For most, Bad Company conjures up the classic seventies line-up fronted by Paul Rodgers and with Mick Ralphs, Simon Kirke and Boz Burrell. The eponymous and classic first album yielded a handful of airplay and chart hits and set the template – bluesy and soulful hard rock elevated by a good tune.
The later life of the band is often overlooked. Paul Rodgers had gone by 1983 and with him the classic sound that made Bad Company one of the early UK arena-filling bands.
The first album with a new vocalist ushered in a new era in 1986. And a style that was definitely aimed at the American FM radio and AOR market. Ralphs and Kirke remained from the original line-up whilst there was a revolving door for the bass position ultimately settling with one-time Foreigner Rick Wills in 1992.
Fame And Fortune chimed with the late eighties demand for melodic hard rock with keyboards (and sax!) and vocalist Brian Howe (ex- Ted Nugent) gave the sound a more melodic pop/rock gloss. Perhaps unsurprisingly, sitting at the production controls was Keith Olsen who by this time had worked with genre heavyweights Foreigner. But this was nothing like the Bad Co. of old.
It was the next series of albums with producer Terry Thomas that offered more consistency and a return to a guitar-driven sound. 1988′s Dangerous Age also yielded some airplay and MTV “hits” including ‘No Smoke Without Fire’. Brian Howe reminded of that other great AOR crooner Lou Gramm.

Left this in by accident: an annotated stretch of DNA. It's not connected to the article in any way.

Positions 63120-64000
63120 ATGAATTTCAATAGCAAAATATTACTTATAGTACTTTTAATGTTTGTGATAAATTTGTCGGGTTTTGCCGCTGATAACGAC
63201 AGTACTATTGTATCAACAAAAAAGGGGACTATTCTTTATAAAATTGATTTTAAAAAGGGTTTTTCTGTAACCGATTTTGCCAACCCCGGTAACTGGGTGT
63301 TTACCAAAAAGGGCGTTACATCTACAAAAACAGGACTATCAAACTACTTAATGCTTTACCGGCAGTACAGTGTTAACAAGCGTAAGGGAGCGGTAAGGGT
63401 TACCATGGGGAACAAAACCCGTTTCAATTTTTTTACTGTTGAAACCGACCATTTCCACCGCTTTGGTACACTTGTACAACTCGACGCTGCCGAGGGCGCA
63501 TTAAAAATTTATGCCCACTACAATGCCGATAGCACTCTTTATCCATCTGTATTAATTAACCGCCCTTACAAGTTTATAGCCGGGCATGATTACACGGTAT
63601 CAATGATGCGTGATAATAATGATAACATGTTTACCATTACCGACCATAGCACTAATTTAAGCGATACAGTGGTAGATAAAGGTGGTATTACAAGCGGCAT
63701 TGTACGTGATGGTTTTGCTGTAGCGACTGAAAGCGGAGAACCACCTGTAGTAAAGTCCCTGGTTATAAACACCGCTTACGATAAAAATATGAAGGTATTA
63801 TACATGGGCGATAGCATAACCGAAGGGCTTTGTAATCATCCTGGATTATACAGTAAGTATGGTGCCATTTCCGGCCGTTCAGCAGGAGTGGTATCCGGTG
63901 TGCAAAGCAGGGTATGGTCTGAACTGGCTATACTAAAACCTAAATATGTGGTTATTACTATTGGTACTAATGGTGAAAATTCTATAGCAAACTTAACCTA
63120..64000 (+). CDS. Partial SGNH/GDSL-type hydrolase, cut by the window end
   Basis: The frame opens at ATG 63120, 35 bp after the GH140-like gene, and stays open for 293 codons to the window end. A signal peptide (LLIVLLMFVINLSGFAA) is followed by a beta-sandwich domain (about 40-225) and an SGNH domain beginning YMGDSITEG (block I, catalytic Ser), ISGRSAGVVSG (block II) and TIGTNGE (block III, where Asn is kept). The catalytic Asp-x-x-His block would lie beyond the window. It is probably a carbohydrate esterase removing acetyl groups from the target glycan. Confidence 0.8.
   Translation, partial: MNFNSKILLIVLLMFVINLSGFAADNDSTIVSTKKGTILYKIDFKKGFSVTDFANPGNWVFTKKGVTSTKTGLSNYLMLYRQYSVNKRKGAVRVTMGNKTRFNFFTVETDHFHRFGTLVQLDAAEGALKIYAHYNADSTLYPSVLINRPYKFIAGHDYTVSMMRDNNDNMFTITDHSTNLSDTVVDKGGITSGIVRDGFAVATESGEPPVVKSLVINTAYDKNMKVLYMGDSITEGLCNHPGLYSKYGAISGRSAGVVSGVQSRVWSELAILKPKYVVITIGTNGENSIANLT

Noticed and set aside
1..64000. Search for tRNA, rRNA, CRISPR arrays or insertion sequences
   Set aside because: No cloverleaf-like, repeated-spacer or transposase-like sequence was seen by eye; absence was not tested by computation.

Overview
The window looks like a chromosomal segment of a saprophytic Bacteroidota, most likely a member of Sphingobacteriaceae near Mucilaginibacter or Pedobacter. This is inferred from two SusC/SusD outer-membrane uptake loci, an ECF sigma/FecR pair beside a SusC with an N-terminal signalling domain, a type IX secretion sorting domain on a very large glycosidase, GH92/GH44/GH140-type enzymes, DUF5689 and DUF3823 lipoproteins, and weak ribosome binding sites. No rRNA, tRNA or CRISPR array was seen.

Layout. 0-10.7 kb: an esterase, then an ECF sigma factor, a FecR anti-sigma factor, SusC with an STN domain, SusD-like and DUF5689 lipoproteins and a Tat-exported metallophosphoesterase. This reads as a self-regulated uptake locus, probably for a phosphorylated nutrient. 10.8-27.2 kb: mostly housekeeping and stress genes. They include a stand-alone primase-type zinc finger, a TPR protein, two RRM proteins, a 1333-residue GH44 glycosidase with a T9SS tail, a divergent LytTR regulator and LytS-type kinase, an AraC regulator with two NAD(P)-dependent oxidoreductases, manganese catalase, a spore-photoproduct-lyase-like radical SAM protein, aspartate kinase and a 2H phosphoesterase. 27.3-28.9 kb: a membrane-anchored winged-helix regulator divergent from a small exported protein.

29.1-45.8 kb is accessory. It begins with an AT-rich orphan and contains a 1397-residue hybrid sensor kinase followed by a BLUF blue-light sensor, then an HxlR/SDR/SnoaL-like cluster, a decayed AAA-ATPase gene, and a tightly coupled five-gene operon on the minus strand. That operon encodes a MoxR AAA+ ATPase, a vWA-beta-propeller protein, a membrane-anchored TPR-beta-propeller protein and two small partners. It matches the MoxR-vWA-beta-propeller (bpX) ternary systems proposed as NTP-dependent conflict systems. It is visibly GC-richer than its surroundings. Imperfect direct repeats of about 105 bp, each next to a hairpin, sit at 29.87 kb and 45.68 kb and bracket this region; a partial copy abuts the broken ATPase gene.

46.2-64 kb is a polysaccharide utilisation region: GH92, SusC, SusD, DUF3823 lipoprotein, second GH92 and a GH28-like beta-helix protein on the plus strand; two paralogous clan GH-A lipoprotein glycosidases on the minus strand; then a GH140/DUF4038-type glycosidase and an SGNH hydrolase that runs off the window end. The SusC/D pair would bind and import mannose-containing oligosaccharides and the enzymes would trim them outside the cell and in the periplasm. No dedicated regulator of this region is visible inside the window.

The most successful album of the Brian Howe-era and arguably the strongest – Holy Water – was released in 1990 right in the middle of a golden age for AOR/guitar rock with bands such as Winger, Whitesnake and Giant whom Terry Thomas also produced. Several singles emerged including the title track, and ‘If You Needed Somebody’. ‘Stranger Stranger’ and ‘Never Too Late’ are particularly fine examples of the band’s raunch ‘n’ roll typical of the period.
During this time Ralphs took some time out from the touring band and his place was taken by Geoff Whitehorn and then Dave ‘Bucket’ Colwell joined on second guitar.
Following the next album – 1992′s Here Comes Trouble – Brian Howe left the band, apparently frustrated about the lack of songwriting contribution from Ralphs and Kirke (Howe had written the previous albums with Thomas). The original band members evidently hasd misgivings about the band’s musical direction with Howe. This album doesn’t fall short of its predecessor in terms of the quality department with superb songs such as ‘Stranger Than Fiction’, ‘Little Angel’ and ‘Brokenhearted’.
Bad Company continued, recruiting Robert Hart in 1994. The one-time Distance frontman has more recently worked with Manfred Mann’s Earth Band. The album Company Of Strangers appeared in 1996. Hart had a more soulful delivery, closer to Rodgers on songs like ‘Judas My Brother’, ‘Little Martha’ and ‘Gimme Gimme’ whilst ‘Abandoned And Alone’ and ‘Down And Dirty’ bring us back to the raunch ‘n’ roll of the previous albums in glorious style.
This was definitely an end of the era, as at this time also AOR was somewhat overshadowed by Grunge and ultimately nu-metal bands of the early millennium. In 1998 the original members of Bad Company reunited to play four new songs on a new compilation and they have toured off and on ever since, although without Boz Burrell who died in 2006 and with Howard Leese deputising for Mick Ralphs who had a stroke in 2016.